If you live in Redwood City, California, or Washington, DC, your next take-out order might be delivered by a robot.
Starship Technologies, a London- and Estonia-based robotics company, announced on January 18 the launch of a pilot program that will have its fleet of autonomous bots make food deliveries for DoorDash in the Silicon Valley city and Postmates in the nation’s capital.
The startup aims to revolutionise on-demand delivery by cracking the last-mile challenge, or making the time-consuming last leg of a delivery. Its self-driving bot, which looks like the love child of an icebox and R2-D2, will ferry goods from grocers and restaurants within a two to three mile radius of the customer.
Starship Technologies claims its fleet will complete deliveries in as little as 15 to 30 minutes.
The robots use cameras, GPS, software, and the company’s proprietary maps to navigate the world around them, and according to the company, may someday help senior citizens and people with mobility issues get what they need. The robots have encountered more than a million pedestrians in testing to date, with few problems.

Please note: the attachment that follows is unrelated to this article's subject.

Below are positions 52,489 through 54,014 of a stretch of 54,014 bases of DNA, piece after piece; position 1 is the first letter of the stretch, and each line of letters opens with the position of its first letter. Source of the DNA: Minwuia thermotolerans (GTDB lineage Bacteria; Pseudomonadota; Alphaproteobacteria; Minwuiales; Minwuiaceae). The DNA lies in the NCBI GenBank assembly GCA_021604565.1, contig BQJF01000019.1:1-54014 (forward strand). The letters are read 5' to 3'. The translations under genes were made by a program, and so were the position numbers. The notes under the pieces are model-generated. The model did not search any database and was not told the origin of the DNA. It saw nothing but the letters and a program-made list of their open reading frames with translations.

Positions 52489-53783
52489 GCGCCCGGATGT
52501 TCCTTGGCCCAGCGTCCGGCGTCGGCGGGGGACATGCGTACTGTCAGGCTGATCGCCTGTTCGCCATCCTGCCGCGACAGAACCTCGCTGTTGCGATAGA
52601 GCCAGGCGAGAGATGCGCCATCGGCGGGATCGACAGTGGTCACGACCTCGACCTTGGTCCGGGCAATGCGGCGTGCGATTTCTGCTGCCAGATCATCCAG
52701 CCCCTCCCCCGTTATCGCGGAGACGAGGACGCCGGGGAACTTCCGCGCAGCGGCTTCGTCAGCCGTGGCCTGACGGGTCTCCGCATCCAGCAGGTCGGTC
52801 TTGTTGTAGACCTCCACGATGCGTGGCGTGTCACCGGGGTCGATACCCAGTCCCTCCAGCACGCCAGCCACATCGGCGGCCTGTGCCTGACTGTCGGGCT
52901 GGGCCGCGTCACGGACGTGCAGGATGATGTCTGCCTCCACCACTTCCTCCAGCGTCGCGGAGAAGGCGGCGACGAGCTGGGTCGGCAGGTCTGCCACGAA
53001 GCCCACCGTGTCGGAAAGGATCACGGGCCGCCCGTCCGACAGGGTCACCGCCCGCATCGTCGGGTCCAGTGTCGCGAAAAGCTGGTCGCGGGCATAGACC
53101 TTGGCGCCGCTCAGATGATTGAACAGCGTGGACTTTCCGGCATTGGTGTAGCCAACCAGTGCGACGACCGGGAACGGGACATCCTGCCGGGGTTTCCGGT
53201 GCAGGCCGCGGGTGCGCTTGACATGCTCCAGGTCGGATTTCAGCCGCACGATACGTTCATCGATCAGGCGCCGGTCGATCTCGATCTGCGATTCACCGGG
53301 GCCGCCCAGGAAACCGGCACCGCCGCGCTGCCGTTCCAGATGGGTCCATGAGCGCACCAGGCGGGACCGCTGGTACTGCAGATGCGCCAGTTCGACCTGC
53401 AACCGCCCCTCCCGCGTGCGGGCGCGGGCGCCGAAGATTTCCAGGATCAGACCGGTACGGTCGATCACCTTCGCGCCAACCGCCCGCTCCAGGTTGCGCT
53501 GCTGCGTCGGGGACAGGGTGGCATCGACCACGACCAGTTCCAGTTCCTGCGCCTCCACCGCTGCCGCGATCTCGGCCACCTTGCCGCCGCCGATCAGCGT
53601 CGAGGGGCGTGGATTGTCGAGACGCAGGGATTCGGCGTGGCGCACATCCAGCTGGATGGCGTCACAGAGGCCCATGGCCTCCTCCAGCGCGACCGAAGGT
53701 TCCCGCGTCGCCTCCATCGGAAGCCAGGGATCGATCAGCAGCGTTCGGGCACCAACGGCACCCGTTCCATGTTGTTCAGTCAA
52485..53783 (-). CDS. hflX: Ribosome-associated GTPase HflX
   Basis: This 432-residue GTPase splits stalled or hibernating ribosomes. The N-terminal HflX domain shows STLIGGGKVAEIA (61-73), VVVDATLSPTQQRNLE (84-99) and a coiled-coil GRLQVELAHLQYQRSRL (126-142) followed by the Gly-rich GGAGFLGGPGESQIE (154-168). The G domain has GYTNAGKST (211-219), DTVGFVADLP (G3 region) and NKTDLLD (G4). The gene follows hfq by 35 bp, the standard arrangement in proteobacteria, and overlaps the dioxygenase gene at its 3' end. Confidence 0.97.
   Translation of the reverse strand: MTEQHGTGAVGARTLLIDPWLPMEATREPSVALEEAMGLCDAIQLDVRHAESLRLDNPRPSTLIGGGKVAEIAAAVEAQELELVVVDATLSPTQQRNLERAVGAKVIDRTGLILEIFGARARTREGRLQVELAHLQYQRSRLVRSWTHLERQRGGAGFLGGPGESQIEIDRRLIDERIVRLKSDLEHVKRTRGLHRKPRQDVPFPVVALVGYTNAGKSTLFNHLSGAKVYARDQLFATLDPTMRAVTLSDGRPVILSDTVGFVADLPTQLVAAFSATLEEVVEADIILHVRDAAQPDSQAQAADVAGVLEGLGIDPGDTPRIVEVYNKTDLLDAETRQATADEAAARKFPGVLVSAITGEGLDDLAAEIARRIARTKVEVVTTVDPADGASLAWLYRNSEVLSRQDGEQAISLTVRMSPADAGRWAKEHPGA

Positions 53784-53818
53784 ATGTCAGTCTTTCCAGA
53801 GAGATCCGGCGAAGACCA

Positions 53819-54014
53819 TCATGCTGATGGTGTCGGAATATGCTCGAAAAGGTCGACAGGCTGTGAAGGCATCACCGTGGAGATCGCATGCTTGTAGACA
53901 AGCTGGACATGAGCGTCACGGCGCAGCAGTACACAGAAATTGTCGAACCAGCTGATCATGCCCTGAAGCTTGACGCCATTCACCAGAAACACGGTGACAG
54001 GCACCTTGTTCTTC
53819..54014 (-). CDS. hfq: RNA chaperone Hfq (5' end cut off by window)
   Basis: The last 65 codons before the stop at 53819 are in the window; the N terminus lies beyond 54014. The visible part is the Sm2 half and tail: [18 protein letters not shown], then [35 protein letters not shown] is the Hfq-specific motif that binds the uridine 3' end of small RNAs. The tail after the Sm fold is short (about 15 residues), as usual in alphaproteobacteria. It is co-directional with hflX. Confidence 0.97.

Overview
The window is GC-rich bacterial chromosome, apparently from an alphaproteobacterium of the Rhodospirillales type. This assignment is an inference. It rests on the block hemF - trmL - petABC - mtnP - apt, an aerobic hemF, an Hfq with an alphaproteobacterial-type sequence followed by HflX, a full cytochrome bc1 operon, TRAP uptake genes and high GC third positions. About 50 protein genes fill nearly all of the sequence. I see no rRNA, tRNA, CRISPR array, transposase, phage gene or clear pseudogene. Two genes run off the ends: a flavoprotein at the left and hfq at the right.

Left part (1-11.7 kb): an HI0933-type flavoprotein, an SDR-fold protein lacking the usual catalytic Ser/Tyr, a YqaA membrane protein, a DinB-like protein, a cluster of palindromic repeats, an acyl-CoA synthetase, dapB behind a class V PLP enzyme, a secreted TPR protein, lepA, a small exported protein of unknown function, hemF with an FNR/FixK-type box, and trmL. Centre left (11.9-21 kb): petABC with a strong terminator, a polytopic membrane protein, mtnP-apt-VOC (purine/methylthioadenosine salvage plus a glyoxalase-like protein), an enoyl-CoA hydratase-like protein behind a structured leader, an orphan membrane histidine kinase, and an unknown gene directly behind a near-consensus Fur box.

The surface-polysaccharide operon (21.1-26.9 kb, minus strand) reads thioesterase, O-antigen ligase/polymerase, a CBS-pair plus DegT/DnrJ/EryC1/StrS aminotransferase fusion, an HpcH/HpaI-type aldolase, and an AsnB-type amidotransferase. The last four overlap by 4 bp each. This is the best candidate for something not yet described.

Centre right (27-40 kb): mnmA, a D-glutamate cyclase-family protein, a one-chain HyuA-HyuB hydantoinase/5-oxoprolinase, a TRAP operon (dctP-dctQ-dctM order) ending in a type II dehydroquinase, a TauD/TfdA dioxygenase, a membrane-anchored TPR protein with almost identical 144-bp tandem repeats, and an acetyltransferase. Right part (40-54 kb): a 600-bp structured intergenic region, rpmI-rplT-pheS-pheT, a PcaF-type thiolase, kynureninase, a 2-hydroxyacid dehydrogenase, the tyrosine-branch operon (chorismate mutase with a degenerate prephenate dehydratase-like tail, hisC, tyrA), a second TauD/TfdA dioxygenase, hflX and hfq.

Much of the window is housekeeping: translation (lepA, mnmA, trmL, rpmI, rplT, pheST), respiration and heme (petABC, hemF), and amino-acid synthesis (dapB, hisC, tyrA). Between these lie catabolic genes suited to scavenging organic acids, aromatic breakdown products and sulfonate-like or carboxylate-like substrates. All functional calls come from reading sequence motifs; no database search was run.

Starship Technologies, which launched in 2014, was founded by two Skype cofounders, Ahti Heinla and Janus Friis. The robotics gurus cut their teeth working on a bot that could collect rock samples on Mars and the moon. They later used the technology they developed to power the delivery guy (or autonomous vehicle) of the future.
The company recently announced a $17.2 million seed round led by Mercedes-Benz Vans, Shasta Ventures, and Matrix Partners, among other investors.
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